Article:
You’re about to compete in the biggest meet of the season, whether it’s a mid-season invitational, a conference championship, a sectionals qualifier, or the NCAA championships. However, in your mind, you don’t see the meet in that way. To you, it’s just another meet. It’s just you doing the same races you’ve done many times before, that you know how to do, and that you’re really good at doing. You’re not doing anything strange or foreign that you haven’t done before. You don’t allow the occasion itself to make you think you’re doing something different than what you really are. You ignore the occasion.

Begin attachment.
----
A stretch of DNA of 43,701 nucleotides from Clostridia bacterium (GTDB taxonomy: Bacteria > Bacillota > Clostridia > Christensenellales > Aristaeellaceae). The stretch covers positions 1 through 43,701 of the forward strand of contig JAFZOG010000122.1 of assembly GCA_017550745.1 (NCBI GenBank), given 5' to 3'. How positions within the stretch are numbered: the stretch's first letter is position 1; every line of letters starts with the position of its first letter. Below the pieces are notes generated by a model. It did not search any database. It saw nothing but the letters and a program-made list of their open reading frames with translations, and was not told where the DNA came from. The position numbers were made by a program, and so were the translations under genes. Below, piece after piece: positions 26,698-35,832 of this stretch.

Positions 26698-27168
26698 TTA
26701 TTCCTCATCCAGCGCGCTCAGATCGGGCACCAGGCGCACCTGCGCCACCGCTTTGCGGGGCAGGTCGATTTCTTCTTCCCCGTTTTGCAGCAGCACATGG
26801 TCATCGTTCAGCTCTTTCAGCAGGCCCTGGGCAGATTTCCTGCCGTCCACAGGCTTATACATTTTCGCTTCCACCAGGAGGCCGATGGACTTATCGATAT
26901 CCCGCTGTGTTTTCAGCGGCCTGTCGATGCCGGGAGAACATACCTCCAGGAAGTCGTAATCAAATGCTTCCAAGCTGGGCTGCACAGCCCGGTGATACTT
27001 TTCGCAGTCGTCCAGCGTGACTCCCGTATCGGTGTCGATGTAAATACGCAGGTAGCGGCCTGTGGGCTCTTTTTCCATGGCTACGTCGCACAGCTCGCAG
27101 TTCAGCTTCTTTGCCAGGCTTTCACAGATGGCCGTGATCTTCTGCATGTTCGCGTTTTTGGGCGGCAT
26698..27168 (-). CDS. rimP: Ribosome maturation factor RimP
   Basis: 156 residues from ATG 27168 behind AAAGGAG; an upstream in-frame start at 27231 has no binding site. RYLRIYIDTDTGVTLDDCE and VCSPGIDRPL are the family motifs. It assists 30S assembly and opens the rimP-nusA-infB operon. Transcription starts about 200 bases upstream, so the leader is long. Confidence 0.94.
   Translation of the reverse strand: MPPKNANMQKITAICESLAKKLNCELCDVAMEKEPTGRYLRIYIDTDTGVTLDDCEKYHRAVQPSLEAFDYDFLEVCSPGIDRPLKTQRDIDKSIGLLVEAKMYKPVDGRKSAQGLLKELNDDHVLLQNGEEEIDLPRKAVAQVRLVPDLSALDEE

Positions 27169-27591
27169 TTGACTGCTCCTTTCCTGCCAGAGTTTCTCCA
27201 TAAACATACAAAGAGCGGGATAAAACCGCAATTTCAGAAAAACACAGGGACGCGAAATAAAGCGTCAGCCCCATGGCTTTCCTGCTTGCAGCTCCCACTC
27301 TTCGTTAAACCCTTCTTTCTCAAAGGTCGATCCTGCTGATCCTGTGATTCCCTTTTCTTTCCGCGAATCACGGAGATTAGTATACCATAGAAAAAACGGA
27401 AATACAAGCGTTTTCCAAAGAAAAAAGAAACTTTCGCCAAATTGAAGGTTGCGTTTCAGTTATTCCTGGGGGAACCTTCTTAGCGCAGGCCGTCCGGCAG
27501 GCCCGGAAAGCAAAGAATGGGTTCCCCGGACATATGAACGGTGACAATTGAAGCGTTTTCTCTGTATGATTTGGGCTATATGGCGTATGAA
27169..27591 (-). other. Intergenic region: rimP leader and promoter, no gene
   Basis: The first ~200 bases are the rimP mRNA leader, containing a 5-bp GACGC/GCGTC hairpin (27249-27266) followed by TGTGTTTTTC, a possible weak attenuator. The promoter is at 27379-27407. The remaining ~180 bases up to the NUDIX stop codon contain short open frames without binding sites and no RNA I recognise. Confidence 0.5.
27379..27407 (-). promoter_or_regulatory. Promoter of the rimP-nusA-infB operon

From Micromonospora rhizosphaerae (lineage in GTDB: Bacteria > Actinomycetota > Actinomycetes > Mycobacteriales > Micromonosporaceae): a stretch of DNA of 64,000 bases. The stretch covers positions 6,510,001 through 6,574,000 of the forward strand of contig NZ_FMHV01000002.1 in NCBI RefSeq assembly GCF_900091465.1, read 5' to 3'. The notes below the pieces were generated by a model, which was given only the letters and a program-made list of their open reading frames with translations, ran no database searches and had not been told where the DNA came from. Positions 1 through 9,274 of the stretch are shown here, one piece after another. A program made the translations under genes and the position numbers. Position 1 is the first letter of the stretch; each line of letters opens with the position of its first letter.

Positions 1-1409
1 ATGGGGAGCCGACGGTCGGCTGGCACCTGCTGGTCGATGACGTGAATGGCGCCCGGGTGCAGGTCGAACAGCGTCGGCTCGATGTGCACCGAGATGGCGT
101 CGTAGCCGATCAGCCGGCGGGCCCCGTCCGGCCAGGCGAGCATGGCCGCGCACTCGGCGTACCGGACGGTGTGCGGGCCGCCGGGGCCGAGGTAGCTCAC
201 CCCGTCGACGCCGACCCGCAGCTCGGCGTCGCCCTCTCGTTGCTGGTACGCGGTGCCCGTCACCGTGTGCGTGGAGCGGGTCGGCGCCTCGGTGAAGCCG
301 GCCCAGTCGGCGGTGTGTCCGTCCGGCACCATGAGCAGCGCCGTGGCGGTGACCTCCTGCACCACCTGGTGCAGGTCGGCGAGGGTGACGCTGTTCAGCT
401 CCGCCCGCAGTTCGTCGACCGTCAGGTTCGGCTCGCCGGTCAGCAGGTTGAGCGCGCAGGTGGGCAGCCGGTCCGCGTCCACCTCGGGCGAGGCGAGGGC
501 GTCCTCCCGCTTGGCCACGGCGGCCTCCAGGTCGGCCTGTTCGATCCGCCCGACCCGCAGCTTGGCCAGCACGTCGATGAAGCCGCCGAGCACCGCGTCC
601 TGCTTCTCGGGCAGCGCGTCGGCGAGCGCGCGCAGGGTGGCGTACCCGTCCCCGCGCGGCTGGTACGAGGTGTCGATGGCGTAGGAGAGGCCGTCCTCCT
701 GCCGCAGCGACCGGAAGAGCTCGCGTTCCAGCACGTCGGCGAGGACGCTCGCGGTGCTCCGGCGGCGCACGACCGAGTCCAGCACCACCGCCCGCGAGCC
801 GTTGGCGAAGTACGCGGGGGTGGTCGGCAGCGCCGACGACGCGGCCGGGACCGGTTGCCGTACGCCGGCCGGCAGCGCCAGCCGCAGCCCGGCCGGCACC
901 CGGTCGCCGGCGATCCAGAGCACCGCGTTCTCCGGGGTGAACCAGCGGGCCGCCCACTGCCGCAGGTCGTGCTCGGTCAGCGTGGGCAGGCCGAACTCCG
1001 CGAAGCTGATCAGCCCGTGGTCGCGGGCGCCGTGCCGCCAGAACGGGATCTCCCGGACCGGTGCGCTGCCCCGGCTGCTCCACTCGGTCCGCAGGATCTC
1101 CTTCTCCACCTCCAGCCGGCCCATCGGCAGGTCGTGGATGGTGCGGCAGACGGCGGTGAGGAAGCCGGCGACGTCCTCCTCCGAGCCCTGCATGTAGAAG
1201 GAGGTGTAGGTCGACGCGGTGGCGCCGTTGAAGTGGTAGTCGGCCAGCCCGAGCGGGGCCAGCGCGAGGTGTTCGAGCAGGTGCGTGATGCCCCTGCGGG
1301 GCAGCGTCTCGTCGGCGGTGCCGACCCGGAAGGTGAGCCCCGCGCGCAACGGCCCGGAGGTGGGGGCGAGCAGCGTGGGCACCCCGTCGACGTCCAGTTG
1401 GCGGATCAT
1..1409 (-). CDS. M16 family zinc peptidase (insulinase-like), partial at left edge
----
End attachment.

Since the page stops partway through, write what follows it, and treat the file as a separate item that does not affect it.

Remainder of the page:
No matter what meet you’re swimming in, the simple fact of the matter is this: You’re swimming in pool that’s filled with chlorine water. It’s the same size pool you’ve swam in a million times before. You’re swimming in between two ropes, in your own lane, with a little black line that runs underneath it and that has a little square block at the front it that you stand on before you jump in. Isn’t that the exact same thing you have at your home pool? Aren’t those the exact same things you have in the pool that you train in every single day back home? Aren’t you swimming the exact same event and performing the exact same physical actions that you do every single day at your home pool with ease? The problem is that many swimmers let the occasion get to them by focusing too much on the occasion itself. Never forget that, regardless of the title of the meet or what’s on the line, the pools are all the same and the events you’re doing are the events you’ve done a bajillion times before. Nothing is different. You know what to do. Don’t let the occasion itself fool you into thinking otherwise.